Nepomniachtchi wins Aeroflot blitz after 'failing clock incident'
Ian Nepomniachtchi won the super strong blitz tournament held on Thursday in Moscow as part of the Aeroflot Chess Festival. The Russian grandmaster was leading by a full point with two rounds to go, but these were the double rounds against runner-up Peter Svidler. The first was won by Svidler, who lost the second game, in the final round, on time. But not before the DGT clock behaved somewhat peculiarly.
Ian Nepomniachtchi clinches the Aeroflot blitz title
Many Moscow chess players left their lovers on Valentine's Day to compete in a massive blitz event which had a prize fund of US $50,000. It was a Swiss event which lasted 9 double rounds with 3 minutes and 2 seconds increment on the clock. There were 275 participants and, as you can expect in the Russian capital, there was a huge number of titled players: 107 GMs and 33 IMs. Unfortunately the games were not broadcast online and probably not saved digitally either.
After four rounds there was a surprising leader: Alexandra Kosteniuk had beaten all of her opponents with a 2-0 score. She then lost 2-0 to Ian Nepomniachtchi, who took over the lead. When he beat Alexander Grischuk 2-0 in rounds 13 and 14 it became clear that he was really on fire.
Update: here's one of these games, won very quickly by Nepomniachtchi, filmed by Eugene Potemkin:
"Nepo" then held Sergey Karjakin to a draw twice, after which he was one point ahead of Peter Svidler, his opponent in the last two rounds!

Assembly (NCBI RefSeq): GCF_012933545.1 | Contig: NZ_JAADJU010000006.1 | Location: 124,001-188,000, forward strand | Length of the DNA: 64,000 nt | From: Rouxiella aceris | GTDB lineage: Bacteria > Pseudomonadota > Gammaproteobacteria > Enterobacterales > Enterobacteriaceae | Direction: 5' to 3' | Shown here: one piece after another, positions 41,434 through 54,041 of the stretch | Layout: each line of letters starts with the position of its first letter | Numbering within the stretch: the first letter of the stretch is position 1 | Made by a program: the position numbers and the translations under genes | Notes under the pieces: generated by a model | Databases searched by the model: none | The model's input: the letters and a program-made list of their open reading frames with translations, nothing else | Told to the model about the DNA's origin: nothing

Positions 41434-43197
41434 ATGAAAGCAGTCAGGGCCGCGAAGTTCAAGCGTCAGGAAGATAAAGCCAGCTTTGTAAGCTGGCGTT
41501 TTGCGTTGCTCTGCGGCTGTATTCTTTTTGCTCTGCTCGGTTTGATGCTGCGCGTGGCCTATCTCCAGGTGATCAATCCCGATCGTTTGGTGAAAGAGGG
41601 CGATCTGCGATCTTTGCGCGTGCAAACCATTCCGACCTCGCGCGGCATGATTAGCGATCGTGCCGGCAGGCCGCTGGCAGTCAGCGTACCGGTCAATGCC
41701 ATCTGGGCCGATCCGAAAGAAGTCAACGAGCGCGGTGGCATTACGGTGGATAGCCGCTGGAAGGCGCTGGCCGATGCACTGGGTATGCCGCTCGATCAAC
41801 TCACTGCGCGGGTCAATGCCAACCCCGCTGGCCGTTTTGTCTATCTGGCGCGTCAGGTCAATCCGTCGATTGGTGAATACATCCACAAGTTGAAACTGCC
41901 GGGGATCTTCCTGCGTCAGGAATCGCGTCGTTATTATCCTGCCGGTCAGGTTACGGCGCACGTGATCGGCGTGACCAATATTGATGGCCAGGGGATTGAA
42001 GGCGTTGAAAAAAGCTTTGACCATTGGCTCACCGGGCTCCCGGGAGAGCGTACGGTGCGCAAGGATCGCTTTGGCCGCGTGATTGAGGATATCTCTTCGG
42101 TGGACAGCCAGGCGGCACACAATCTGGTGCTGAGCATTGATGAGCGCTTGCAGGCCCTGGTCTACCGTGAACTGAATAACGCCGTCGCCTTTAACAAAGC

In the first game (round 17) Svidler won with White, but in the second the grandmaster from St. Petersburg got under some pressure. Time pressure, that is! You can see the final phase of this game in the Chess.TV video from 18:20:01. We have reconstructed the following game fragment:
Inspired by Chess-news, we created a number of screen grabs of the video mentioned above, to point out something peculiar.
Nepomiachtchi and Svidler playing. The clock has 0:52 left for White, 0:04 (!) for Black.
Remember that each move adds 2 seconds to the clock.
0:26 versus 0:04, before Svidler will perform ...Rb7-b2.
After ...Rb7-b2 Nepomniachtchi has played Qa2-g8 and Svidler now has one second left.
Svidler starts the move Rb2-b1+ while the clock is still showing 0:01.
After performing Rb2-b1+ Svidler presses the clock...
...which shows 0:02 for him. This is strange, but might just be possible. However...
...after the rooks are traded, Svidler's clock now shows 0:01. This is clearly impossible, because the clock certainly cannot calculate from -0:01!
Nepomniachtchi plays Kg1-h2 and Svidler answers with Qb1-h7...
...when his clock finally shows 0.00.
...and the players aren't really sure what happened.
(To be honest, it's not clear whether they were talking about the clock here.)
We contacted DGT, the manufacturer of the chess clock, and a spokesperson confirmed that it should be impossible for a clock to show 0:01 at this time control. They plan to do more research.
Nepomniachtchi finished on a splendid 15.5/18 score, one point more than Svidler. Alexander Grischuk came third with half a point less. Anton Korobov finished shared 4th together with Sergey Karjakin, Boris Savchenko, Ernesto Inarkiev and Rauf Mamedov. Two young talents did well: Ilya Nyzhnyk and Alexander Ipatov both finished on 13/18. Kosteniuk eventually finished as the best female player with 11/18.
Aeroflot 2013 | Blitz | Final standings (top 50)
|40||GM||Levin Evgeny A.||RUS||2533||11.5||190.0||110.75|
(Full final standings here)
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